The above-mentioned coating material (2) was insoluble in distilled water and was insoluble in ethanol, but was soluble in an aqueous ethanol. When 0.2 g of the coating material (2) was dissolved in 2.3 g of aqueous ethanol (water content 33 wt. %), the coating material was completely dissolved therein so as to be converted into a transparent viscous solution (concentration of coating material (2): 8 wt. %).

About 1.6 ml of the solution (8 wt. %) of the coating material (2) was applied onto a polyurethane sheet (5 cm×5 cm, thickness 1 mm) and then the solvent was evaporated. When the coating amount of the coating material (2) was determined from the increase in weight of the coated polyurethane sheet after the vacuum drying, it was found to be 125 mg (coating thickness: about 50 μm). When the water content of the resultant coating layer was determined from the increase in weight of the coated product after the immersion thereof in distilled water at 37° C. for 24 hours, it was found to be 42 wt. %. Further, when the coating amount was again determined from the weight measurement of this product after vacuum drying, it was found that the coating amount remained at 125 mg, and no change was observed therein.

EXAMPLE 3

2.0 g of di-acetone acrylamide (DACAM, mfd. by Kyowa Hakko K.K.), 0.19 g of a 75% aqueous solution of methyl chloride-quaternarized product of N,N-dimethylaminopropyl acrylamide (DMAPAAQ (aq), mfd. by Kojin K.K.) and 0.28 g of heparin sodium (mfd. by Wako Junyaku K.K.) were dissolved in 9 g of distilled water.

After each of the above-mentioned components was uniformly dissolved, 5 g of ethanol was added to the resultant mixture, and under a nitrogen stream, 0.2 ml of a 10 wt. %-aqueous ammonium persulfate (APS) solution and 20 μl of N,N,N′,N′-tetramethyl ethylenediamine (TEMED) were added thereto, and the resultant mixture was subjected to a reaction at room temperature (25° C.) for two hours. The thus obtained white turbid gel-like product was evaporated to dryness by using an evaporator. The resultant residue was sufficiently washed with distilled water (three times with 100 ml of distilled water), and thereafter 50 ml of ethanol was added to the residue so as to dissolve the residue, and then the resultant solution was evaporated to dryness by using an evaporator. The resultant residue was sufficiently washed with distilled water, and thereafter the residue was again sufficiently washed with distilled water (three times with 100 ml of distilled water), and the resultant product, in a water-containing state thereof, was freeze-dried, thereby to obtain 2.3 g of coating material (3) according to the present invention.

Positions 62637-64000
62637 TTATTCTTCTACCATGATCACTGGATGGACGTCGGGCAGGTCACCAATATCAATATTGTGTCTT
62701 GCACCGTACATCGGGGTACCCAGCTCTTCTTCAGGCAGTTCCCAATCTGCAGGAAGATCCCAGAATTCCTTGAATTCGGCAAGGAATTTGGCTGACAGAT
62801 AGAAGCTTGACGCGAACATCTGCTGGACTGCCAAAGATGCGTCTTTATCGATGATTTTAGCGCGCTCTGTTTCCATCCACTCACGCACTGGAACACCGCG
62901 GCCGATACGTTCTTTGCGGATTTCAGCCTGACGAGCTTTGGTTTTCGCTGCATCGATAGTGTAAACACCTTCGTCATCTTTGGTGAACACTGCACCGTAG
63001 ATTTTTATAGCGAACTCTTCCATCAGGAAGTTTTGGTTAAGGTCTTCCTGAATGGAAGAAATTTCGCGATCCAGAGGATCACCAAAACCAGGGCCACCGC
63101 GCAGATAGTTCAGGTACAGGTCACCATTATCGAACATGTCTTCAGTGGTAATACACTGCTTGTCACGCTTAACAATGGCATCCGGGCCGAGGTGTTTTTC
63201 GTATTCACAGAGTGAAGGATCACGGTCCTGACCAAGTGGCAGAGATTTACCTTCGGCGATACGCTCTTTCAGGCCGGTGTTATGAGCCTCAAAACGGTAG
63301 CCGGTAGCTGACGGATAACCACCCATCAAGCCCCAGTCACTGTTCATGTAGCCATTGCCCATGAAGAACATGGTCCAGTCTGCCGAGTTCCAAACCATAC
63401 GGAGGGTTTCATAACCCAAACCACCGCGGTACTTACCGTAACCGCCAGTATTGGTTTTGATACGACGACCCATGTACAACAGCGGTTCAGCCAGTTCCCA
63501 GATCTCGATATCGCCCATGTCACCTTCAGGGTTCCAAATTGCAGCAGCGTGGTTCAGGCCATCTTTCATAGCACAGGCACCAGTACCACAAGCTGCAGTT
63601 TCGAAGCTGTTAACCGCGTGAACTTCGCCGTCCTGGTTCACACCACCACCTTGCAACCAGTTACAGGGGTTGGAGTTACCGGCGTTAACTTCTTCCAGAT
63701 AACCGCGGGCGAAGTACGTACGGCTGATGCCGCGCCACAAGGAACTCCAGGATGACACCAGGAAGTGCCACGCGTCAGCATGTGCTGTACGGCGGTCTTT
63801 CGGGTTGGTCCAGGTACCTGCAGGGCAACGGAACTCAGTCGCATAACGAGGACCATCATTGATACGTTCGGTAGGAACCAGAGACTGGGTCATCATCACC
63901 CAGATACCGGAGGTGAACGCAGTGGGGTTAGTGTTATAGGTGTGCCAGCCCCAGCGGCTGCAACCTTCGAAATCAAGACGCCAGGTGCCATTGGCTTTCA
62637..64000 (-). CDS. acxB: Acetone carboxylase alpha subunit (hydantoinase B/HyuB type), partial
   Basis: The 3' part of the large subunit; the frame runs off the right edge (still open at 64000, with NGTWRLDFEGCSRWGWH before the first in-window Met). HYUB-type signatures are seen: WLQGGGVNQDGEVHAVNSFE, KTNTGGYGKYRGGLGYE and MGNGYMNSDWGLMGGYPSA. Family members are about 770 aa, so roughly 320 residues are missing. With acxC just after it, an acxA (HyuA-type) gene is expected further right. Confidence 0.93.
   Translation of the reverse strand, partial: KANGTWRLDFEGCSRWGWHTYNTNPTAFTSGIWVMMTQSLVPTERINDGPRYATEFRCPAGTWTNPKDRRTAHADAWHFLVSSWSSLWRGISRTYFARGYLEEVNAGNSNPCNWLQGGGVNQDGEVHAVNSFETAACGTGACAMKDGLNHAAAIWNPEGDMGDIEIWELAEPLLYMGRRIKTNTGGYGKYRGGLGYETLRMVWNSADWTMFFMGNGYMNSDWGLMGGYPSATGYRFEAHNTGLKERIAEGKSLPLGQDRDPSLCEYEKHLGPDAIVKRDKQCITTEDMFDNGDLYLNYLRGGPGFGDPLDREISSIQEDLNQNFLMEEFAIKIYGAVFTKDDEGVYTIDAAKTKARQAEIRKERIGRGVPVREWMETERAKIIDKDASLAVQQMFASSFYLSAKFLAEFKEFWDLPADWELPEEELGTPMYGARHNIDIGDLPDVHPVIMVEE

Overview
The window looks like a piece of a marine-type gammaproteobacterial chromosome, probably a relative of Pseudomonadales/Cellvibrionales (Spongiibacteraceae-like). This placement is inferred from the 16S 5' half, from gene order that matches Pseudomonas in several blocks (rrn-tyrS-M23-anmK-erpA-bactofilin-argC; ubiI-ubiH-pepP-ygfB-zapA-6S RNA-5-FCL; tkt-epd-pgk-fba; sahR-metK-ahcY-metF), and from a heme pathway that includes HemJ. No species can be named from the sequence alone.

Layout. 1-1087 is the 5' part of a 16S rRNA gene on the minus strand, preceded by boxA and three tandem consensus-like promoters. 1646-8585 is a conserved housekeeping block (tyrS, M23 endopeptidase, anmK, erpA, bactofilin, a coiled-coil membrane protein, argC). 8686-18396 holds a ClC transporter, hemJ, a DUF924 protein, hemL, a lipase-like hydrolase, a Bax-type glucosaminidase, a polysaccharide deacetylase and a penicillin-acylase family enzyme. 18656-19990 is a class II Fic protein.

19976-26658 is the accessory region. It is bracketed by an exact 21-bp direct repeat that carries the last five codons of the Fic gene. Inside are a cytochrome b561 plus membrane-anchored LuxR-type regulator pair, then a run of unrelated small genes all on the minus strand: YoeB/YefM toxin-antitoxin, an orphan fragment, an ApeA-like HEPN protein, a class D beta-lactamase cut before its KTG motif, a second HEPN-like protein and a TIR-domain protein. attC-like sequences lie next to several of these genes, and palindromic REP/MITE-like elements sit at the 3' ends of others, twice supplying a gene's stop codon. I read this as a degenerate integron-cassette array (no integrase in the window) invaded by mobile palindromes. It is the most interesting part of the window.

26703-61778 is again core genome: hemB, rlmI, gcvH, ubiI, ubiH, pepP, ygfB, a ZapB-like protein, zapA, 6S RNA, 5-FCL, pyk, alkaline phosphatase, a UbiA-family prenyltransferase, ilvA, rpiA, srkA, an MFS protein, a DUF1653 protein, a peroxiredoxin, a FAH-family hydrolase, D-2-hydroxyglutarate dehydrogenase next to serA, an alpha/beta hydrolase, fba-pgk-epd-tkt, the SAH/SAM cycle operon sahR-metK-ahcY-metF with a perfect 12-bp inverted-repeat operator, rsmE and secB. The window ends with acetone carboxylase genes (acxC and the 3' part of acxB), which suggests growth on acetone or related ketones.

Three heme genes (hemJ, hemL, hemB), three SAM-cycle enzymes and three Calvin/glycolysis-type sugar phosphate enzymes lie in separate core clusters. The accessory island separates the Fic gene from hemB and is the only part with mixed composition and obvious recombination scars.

The above-mentioned coating material (3) was insoluble in distilled water and was insoluble in ethanol, but was soluble in an aqueous ethanol. When 0.2 g of the coating material (3) was dissolved in 2.3 g of aqueous ethanol (water content 33 wt. %), the coating material was completely dissolved therein so as to be converted into a transparent viscous solution (concentration of coating material (3): 8 wt. %).

About 1.6 ml of the solution (8 wt. %) of the coating material (3) was applied onto a polyurethane sheet (5 cm×5 cm, thickness 1 mm) and the solvent was evaporated. When the coating amount of the coating material (3) was determined from the increase in weight of the coated polyurethane sheet after the vacuum drying, it was found to be 125 mg (coating thickness: about 50 μm). When the water content of the coating layer was determined from the increase in weight of the coated product after the immersion thereof in distilled water at 37° C. for 24 hours, it was found to be 40 wt. %. Further, when the coating amount was again determined from the weight measurement of this product after vacuum drying, it was found that the coating amount remained at 125 mg, and no change was observed therein.